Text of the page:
The MTLDBNDNN model is learned with unsupervised DBN pretraining followed by backpropagation finetuning. The architecture of the model MTLDBNDNN is shown in Figure 3.
Remark. First, pretraining and finetuning ensure that the information in the weights comes from modeling the input data [32]. In other words, the network memorizes the information of the training data via the weights. The network needs not only to learn the commonalities of multiple tasks but also to learn the differences of multiple tasks. Locally connected network allows a subset of hidden units to be unique to one of the tasks, and unique units can better model the taskspecific information. Therefore, fully connected networks do not learn the information contained in the training data of multiple tasks better than locally connected networks. Second, fully connected networks need to juggle (i.e., balance) the learning of each task while being trained, so that the trained networks cannot get optimal prediction accuracy for each task. Based on the above two reasons, the last (fully connected) layer is replaced by a locally connected layer, and each unit in the output layer is connected to only a subset of units in the previous layer. There are common units with a specified quantity between two adjacent subsets.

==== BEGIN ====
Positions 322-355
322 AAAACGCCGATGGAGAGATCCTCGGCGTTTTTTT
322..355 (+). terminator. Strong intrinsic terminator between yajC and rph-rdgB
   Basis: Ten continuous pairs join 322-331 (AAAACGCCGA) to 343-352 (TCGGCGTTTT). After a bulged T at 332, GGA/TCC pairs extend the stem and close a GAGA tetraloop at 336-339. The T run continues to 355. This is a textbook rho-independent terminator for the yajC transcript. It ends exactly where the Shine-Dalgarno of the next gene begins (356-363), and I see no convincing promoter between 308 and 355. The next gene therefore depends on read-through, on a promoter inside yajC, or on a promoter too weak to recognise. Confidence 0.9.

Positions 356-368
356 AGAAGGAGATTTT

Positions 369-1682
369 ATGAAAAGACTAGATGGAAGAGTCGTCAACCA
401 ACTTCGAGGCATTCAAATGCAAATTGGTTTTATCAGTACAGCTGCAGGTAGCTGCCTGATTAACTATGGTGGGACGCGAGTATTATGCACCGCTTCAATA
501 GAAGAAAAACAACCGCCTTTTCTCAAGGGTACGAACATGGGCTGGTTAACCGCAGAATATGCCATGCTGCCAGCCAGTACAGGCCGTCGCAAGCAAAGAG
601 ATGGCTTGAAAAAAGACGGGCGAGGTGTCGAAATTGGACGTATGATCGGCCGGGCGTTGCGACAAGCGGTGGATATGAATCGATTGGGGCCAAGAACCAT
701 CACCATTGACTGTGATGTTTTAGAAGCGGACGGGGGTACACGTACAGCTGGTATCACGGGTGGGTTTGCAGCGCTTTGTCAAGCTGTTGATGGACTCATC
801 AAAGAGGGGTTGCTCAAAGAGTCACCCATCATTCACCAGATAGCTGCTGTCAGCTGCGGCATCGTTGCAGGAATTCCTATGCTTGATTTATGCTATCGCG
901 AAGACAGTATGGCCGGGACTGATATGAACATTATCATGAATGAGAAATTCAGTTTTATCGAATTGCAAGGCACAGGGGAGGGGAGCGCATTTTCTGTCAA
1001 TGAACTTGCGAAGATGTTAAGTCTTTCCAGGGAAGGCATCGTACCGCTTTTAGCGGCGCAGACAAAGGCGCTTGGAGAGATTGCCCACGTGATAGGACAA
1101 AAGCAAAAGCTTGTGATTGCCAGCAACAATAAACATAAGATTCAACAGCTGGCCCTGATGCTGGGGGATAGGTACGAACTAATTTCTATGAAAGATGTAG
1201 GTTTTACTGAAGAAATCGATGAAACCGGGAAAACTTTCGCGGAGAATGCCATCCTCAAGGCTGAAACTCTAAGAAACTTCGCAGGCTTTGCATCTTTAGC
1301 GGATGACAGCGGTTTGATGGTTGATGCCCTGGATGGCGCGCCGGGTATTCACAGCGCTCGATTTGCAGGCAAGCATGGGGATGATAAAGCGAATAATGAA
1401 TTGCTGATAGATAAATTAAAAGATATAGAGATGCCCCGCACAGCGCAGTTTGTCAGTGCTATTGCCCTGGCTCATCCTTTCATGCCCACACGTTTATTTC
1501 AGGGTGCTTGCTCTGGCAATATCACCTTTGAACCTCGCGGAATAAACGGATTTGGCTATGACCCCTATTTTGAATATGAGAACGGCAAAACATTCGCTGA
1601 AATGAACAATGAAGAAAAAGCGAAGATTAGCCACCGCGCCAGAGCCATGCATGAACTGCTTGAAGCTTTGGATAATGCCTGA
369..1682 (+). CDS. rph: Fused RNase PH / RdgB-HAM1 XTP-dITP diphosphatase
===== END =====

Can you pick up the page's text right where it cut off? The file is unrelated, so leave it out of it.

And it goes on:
Input. As long as a feature is statistically relevant to one of the tasks, the feature is used as an input variable to the model.
When the MTLDBNDNN model is used for time series forecasting, the parameters of model can be dynamically adjusted according to the recent monitoring data taken by the sliding window to achieve online forecasting.